Abbas is right - Education can incite
Mahmoud Abbas is right - education can incite. In which case, he may want to take a closer look at what Palestinian children are learning in their classrooms
Mahmoud Abbas's recent speech in the UN included a reference to the inciting Israeli books that encouraged the latest surge of violence committed by Jewish settlers aimed at hurting Palestinian citizens.
This violence "is the inherent byproduct of the racist climate" claimed Abbas, "fueled by a culture of incitement in the Israeli curriculum and extremist declarations, which are rife with hatred and are rooted in a series of discriminatory laws created and enacted over the years against the Palestinian people".
There is no doubt that violent attacks by settlers against Palestinians are wrong and must be prevented and punished. But while Abbas's claim that a racist cultural climate is to blame is debatable, his attack on Israel's curriculum is unjustified at its core.
Israel's educational curriculum – the official approved textbooks by Israel’s ministry of education - actually includes an overwhelming amount of messages that vehemently oppose racism and violence towards our Palestinian neighbours.
Two new reports published by the Institute for Monitoring Peace and Tolerance in School Education (IMPACT-SE) demonstrate that official textbooks support peace as the optimal solution for the Arab-Israeli conflict. They include poems and literary texts that call for peace and praise it (among them poems by Palestinian authors) and argue that violence, let alone unorganized illegal violence, is always wrong.
Take for example a quote from the history textbook On the Way to Resurrection and Peace – Episodes in the History of Israel in the 20th Century, which was published in 1999, during the early Oslo years. We see the following paragraph written by the authors regarding the peace process with the Palestinians:
These negotiations are progressing with great difficulty. We hope that they will succeed, we hope that we will finally achieve peace with all of the Arab states. And peace will come to Israel. (P. 263)
Another quote featured in a civics textbook (Being Citizens in Israel: A Jewish and Democratic State, p. 348) bears the same message:
[…] It is not enough to have peace with Egypt and Jordan. As part of negotiations with the Palestinians we must add more and accept the fact that they are a separate national entity. It is not enough to have partial, fragmented peace. In order to lift the threat off of Israel's future, there is a need for full peace. […]
Poems and other excerpts promoting peace are often included in literature anthologies, such as The Way of Words (2006, Book 6, p. 264), where we find the poem If I Will Come Upon the Mine of Peace by the Palestinian author Ghassan Abd al-Rahman Yusuf Sarsur:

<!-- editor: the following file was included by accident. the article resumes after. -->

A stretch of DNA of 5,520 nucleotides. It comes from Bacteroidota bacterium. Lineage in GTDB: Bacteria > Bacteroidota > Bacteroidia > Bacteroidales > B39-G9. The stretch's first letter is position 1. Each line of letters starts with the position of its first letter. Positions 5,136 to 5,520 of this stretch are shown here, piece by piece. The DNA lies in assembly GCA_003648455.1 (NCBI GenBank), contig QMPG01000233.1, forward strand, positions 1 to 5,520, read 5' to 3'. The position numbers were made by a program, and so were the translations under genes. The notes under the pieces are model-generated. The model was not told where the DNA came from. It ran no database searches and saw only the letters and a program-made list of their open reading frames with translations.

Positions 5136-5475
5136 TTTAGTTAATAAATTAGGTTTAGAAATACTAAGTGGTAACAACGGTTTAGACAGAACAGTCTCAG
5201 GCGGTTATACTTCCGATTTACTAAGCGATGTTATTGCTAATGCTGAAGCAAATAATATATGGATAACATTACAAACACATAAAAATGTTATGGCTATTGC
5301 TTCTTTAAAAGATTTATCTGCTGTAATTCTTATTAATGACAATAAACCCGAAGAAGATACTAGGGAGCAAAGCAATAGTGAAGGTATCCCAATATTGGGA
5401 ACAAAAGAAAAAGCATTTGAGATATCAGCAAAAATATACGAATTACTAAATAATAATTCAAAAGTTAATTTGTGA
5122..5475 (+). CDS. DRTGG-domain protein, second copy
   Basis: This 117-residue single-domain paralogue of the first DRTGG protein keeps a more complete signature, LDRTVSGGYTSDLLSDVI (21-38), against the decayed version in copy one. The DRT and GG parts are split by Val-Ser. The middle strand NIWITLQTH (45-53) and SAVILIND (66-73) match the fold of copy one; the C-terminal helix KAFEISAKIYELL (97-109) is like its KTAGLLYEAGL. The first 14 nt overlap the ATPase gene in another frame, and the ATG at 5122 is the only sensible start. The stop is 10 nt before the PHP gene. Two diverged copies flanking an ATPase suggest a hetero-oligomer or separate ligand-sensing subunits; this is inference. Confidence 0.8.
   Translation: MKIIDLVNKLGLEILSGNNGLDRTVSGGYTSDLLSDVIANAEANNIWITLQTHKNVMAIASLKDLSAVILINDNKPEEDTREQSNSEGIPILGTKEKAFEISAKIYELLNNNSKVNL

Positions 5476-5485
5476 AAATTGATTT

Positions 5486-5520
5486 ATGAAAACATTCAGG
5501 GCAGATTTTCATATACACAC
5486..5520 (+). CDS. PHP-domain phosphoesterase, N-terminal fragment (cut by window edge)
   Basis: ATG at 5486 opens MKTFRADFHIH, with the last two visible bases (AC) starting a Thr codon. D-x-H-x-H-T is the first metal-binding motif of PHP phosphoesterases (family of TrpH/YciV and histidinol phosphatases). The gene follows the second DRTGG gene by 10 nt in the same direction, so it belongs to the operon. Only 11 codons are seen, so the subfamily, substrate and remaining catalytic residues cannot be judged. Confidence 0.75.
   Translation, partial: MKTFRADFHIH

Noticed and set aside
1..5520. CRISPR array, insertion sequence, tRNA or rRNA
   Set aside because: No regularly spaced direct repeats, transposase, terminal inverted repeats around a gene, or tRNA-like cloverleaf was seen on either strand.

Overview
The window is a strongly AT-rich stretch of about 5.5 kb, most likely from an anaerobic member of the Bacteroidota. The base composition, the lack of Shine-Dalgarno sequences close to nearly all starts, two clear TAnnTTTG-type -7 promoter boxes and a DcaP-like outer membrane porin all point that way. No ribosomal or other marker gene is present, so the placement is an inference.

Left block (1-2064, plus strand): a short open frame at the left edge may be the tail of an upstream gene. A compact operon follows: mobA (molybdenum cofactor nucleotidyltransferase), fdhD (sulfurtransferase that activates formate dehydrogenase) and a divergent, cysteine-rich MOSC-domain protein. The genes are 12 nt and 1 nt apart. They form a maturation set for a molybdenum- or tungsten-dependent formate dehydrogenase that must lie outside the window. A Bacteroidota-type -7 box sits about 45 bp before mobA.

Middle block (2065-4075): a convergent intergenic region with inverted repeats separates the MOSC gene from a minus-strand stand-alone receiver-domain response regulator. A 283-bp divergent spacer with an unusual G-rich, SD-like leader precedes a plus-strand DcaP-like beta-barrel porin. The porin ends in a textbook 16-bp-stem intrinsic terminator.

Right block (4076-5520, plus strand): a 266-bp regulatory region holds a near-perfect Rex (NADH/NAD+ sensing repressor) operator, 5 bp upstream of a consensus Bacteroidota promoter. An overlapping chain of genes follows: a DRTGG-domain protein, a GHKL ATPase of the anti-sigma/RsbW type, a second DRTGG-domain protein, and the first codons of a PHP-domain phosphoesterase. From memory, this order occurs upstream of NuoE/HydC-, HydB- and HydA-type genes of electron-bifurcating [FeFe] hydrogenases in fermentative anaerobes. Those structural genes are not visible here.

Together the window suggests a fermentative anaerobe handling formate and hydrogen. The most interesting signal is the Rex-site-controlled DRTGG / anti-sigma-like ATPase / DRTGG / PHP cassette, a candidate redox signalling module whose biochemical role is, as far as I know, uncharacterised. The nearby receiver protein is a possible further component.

If I will come upon the mine of peace - / I will go into it and I will quarry the precious delicacy of "peace", / I would spread it among men – and peace will survive everywhere […]. We will shake each other's hand held out in peace, / So that we will live a life of happiness and those who will come – / Please come, come together, come!
Sadly, a similar search in Palestinian textbooks did not uncover equivalent quotes. The newest Palestinian textbooks hardly acknowledge the existence of the State of Israel. Take, for example, this quote taken from the Al-Sham grade five history books, stating that “The Levant countries presently consist of the states of Palestine, Jordan, Lebanon and Syria.” Israel remains absent in the vast majority of textbook maps as well.
Other books, especially those issued by the Palestinian Waqf (Ministry of Religious Affairs), demonize Jews and encourage Shahada (martyrdom) and Jihad (holy war). In the book Religious Affairs issued by the Waqf, it is written that:
Today the Muslim states need Jihad and Jihad warriors urgently in order to free the robbed territories and get rid of the thieving Jews in the robbed lands of Palestine and the Levant". (p. 12).
Even textbooks authorized by the Palestinian Ministry of Education include statements such as the following passage: "Palestine is the land of Ribat [holy land] and Jihad" (in Arab Language: Reading, Literature and Criticism, p. 108), and grammar exercises asking the students to connect the two following phrases: "A morning of glory and red redemption, fed by the blood of the martyrs" and "Hope for the liberation of Palestine" (in Reading and Texts, Part 1, p. 20-21, 24).
When Abbas claims that the Palestinians foster a culture of peace while the policy of the state of Israel is that of war and occupation, he might want to take a better look at what Palestinian children are learning in their classrooms.
Since the Palestinians have recently joined UNESCO, the United Nation's education arm, Abbas might wish to be reminded of its preamble: “Since wars begin in the minds of men, it is in the minds of men that the defenses of peace must be constructed.” A culture of peace begins with mind of the young. Unfortunately, a culture of war begins at the very same place.
Yael Teff Seker is the head of research and Dr. Nir Boms is a board member at the Institute for Monitoring Peace and Cultural Tolerance in School Education (IMPACT-SE)
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